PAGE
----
That is often true, no doubt. But I wasn’t talking about “disparaging religion” in my piece. I was talking about challenging dogmatic beliefs with questions like, “How do you know?” and “How can you know?”

      Let’s think what might be at stake, if we fail to challenge obviously false or likely mistaken ideas that those in our relational circle might hold.

      Let’s say that you had a close relative or close friend who started following a cult leader, someone you were convinced was a charlatan. Let’s say the attraction started out slowly, with your relative or friend at first just attending meetings, then purchasing books and other material, and finally leaving family and friends behind to go live on the cult leader’s compound.

      I would ask you this: at what point would you be doing a disservice to your friend or relative, or doing a disservice to the idea of friendship or kinship, by not at least challenging what they were doing? At the beginning? At the end? Sometime in between? Sure, it might possibly damage the relationship you have with the person, but if it is a relationship you value don’t you owe it to the person to be candid? To ask, “How do you know?” or “How can you know?”

      If a person you knew and valued as a close friend or relative believed in faith-based healing, as opposed to medical science, and that person was struck with a curable cancer, would you just sit back and watch, without commentary, that person go to prayer vigils instead of seeking medical help? At some point wouldn’t the proper thing to do be to say, “I want you to know that medical science can quite likely save your life and otherwise you are probably going to die very soon”? And perhaps later wouldn’t it be proper to say something like, “You are wasting your life on prayer when you could save it with medicine”?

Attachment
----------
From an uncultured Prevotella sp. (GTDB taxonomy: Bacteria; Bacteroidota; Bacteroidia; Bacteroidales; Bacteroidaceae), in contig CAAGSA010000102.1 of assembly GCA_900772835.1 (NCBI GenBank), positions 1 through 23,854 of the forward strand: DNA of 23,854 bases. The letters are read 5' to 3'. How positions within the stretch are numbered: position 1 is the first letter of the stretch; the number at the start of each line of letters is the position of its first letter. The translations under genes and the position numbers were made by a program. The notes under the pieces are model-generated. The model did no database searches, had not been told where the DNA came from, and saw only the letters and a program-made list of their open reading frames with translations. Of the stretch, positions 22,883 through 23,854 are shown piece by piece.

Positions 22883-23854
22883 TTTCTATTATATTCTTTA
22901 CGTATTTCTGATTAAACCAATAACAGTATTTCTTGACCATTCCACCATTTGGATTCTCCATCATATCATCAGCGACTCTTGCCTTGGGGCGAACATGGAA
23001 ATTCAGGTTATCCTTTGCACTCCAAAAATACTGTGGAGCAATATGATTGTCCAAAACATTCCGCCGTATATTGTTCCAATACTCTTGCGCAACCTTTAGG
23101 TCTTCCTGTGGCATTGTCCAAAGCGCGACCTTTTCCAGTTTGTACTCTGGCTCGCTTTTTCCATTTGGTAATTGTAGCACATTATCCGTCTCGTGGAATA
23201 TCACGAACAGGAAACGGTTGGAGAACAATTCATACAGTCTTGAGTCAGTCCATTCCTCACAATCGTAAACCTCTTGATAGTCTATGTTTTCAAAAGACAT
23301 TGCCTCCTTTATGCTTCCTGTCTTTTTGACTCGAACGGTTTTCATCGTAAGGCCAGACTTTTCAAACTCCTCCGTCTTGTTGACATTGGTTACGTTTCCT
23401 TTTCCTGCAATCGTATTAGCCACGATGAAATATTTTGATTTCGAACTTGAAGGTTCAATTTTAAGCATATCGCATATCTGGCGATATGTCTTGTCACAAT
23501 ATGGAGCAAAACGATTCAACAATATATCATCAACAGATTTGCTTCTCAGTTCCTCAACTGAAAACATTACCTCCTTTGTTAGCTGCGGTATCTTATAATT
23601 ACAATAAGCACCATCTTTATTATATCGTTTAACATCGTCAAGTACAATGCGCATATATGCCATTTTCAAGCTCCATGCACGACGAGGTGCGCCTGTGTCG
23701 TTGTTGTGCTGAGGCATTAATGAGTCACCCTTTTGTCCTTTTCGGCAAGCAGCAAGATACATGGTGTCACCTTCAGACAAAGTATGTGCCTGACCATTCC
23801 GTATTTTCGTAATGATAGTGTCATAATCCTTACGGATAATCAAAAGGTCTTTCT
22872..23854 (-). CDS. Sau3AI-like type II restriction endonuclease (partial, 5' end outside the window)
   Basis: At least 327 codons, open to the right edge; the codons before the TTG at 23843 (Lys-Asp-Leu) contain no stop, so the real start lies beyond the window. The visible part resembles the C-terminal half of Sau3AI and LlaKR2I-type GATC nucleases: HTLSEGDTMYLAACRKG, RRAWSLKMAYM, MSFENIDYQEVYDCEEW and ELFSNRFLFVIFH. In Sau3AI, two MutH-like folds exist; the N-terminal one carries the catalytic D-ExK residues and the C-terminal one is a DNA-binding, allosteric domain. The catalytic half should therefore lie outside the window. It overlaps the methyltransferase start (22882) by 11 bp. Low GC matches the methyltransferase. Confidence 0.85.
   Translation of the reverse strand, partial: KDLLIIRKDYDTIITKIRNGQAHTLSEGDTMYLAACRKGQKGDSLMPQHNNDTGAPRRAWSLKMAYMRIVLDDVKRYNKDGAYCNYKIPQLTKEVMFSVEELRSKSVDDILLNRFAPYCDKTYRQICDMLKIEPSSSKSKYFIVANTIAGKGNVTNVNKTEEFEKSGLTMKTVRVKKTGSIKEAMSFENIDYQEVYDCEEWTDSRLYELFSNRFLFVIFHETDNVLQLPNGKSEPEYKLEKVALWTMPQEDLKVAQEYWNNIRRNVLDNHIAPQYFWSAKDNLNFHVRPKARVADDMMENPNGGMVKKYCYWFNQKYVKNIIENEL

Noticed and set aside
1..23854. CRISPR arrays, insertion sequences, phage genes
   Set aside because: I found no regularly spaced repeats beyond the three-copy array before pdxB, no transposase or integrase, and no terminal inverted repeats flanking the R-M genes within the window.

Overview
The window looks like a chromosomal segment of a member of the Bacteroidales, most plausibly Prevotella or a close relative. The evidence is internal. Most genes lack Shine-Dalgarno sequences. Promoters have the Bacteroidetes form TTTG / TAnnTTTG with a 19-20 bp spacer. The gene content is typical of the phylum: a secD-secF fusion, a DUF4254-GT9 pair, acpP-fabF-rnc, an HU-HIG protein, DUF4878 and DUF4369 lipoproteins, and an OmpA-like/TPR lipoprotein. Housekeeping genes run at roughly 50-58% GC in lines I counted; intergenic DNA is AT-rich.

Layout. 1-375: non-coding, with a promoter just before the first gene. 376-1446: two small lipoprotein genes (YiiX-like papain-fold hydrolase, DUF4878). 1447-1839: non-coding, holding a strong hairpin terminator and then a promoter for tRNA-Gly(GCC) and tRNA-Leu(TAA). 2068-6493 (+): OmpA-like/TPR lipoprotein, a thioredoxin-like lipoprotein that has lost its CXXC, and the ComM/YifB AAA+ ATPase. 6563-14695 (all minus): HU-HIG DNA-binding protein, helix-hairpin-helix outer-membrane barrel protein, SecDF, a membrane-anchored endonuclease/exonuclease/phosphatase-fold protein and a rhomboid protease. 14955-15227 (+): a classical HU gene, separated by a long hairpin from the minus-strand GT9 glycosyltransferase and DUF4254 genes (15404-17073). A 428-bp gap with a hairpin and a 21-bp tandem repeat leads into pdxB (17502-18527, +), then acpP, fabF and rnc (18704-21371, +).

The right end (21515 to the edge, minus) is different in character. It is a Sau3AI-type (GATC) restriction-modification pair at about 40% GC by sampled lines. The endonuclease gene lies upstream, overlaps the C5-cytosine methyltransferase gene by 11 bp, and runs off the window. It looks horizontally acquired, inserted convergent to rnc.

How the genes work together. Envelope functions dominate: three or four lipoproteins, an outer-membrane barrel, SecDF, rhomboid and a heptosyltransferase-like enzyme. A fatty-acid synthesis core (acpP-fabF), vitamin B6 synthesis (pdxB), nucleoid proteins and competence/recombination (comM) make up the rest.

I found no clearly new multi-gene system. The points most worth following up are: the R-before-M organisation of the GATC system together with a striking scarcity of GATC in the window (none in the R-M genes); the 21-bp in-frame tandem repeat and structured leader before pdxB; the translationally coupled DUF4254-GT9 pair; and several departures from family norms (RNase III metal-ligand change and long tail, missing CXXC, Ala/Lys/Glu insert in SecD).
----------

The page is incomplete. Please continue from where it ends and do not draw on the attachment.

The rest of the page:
To make matters even worse, what if such a person close to you were withholding medical treatment from one of their children in favor of some kind of religious beliefs that involved faith healing? What would you do? I am confident you would not worry about disparaging their religious beliefs in such a case, Jim. You would, especially in the case of the child, demand that they seek medical help.

      My point in all this is that we are right to overlook, every day of our lives, certain things that even the most committed religious folks say and do. Most of those things are not of any consequence, one way or the other. I understand that as well as anyone. But sometimes there are things we just shouldn’t overlook. Sometimes, at the risk of offending, we should challenge the religious dogmatism around us, else it will flourish and, to use your language, we will never “outgrow it.”

      Duane

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      • Duane, you are right that it makes sense to challenge religious beliefs when they bode harm, and especially, as in your hypothetical instances, when they are personal. Discourse is always sensitive to context, I’ve noticed, and many disagreements involve separate contexts with each party each talking past the other.

        My statement and agreement with Ben was intended in the context of casual social contact and everyday interactions. But your point is well taken when it comes to politics. Much harm comes to society wrapped in religion. Obvious instances would include disillusioned youths embracing radical Islam and pregnant children who were inadequately educated and denied proper contraception and healthcare.

        Your post here is an important effort for those who are willing to give these matters honest consideration. Unfortunately, it’s a small audience. Maybe it will grow. There is an undeniable shift away from ideological purity, such as, for example, American Catholic women using birth control. The majority of Europeans seem to have abandoned organized religion, although it still flourishes with the undereducated and the impoverished. That’s telling.